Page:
Is the Internet Causing Political Polarization? Evidence from Demographics

26 Pages Posted: 20 Mar 2017

See all articles by Levi Boxell

Levi Boxell

Stanford University

Matthew Gentzkow

Stanford University

Jesse M. Shapiro

Brown University - Department of Economics; National Bureau of Economic Research (NBER)

Date Written: March 2017

Abstract

We combine nine previously proposed measures to construct an index of political polarization among US adults. We find that the growth in polarization in recent years is largest for the demographic groups least likely to use the internet and social media. For example, our overall index and eight of the nine individual measures show greater increases for those older than 75 than for those aged 18–39. These facts argue against the hypothesis that the internet is a primary driver of rising political polarization.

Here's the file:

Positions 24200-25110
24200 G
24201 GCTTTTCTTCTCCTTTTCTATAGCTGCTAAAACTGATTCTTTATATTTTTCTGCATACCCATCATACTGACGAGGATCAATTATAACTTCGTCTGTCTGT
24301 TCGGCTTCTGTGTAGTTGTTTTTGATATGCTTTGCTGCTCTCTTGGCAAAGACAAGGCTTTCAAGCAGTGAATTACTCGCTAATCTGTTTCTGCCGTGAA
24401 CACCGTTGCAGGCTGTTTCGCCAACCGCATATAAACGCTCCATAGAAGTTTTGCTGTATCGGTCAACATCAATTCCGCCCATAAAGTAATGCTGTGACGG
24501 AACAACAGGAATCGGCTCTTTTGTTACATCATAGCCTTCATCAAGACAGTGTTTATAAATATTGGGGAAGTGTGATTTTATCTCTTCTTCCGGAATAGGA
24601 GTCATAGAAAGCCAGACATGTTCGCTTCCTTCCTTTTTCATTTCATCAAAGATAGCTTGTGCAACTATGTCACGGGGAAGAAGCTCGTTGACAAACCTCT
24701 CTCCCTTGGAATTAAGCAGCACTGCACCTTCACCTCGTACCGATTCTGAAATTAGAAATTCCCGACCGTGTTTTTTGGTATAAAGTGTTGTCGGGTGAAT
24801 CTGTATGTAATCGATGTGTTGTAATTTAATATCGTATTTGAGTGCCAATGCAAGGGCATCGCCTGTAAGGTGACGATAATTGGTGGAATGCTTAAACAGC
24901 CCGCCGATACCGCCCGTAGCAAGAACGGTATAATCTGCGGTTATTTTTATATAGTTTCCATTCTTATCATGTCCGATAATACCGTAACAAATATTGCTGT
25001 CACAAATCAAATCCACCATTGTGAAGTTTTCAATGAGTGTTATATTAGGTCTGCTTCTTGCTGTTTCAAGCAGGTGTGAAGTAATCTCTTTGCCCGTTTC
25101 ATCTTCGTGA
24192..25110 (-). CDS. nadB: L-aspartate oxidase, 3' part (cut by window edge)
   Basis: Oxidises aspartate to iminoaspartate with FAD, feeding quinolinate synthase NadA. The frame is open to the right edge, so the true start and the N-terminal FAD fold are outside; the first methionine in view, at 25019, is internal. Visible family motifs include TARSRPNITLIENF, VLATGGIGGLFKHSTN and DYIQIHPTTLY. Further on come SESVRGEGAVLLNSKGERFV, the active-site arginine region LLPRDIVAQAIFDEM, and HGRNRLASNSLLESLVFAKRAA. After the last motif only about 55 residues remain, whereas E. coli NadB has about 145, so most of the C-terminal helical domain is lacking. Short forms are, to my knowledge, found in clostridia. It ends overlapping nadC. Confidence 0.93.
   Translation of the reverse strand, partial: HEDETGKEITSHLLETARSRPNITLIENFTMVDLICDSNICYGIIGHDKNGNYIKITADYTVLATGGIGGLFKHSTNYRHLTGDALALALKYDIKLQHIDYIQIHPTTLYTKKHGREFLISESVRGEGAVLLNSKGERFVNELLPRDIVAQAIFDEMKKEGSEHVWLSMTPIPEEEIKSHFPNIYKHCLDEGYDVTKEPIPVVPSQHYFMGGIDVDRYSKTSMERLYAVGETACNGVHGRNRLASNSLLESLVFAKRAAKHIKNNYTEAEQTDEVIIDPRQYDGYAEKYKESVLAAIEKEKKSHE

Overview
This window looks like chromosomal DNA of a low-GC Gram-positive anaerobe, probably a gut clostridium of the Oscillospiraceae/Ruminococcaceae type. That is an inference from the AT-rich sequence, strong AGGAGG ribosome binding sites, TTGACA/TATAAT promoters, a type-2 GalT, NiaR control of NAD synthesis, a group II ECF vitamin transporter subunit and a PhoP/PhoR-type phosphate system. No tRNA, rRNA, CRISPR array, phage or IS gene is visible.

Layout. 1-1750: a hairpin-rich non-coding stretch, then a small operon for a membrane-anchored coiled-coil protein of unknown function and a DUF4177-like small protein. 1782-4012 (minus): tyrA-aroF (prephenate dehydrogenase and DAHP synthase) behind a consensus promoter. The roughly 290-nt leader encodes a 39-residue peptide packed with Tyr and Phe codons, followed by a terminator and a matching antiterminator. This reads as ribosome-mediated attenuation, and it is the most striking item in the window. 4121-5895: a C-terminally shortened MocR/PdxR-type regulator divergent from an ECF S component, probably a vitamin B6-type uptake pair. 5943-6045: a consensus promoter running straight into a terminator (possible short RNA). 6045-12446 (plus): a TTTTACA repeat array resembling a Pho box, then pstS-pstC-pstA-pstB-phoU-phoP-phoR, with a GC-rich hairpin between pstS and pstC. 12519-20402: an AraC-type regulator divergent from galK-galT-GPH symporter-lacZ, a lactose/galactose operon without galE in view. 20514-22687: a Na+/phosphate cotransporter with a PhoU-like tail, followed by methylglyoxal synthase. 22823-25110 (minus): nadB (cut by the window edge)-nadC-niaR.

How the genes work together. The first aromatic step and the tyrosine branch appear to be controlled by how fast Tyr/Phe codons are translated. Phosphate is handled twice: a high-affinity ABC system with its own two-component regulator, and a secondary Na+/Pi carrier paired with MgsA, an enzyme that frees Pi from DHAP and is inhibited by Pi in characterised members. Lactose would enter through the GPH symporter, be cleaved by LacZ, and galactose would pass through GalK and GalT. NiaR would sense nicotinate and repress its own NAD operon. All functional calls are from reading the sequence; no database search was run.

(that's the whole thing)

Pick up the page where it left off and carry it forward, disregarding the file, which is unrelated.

Suggested Citation

Boxell, Levi and Gentzkow, Matthew and Shapiro, Jesse M., Is the Internet Causing Political Polarization? Evidence from Demographics (March 2017). NBER Working Paper No. w23258. Available at SSRN: https://ssrn.com/abstract=2937528

Levi Boxell (Contact Author)

Stanford University ( email )

Stanford, CA
United States

Matthew Gentzkow

Stanford University ( email )

Jesse M. Shapiro

Brown University - Department of Economics ( email )

64 Waterman Street
Providence, RI 02912
United States

National Bureau of Economic Research (NBER)

1050 Massachusetts Avenue
Cambridge, MA 02138
United States

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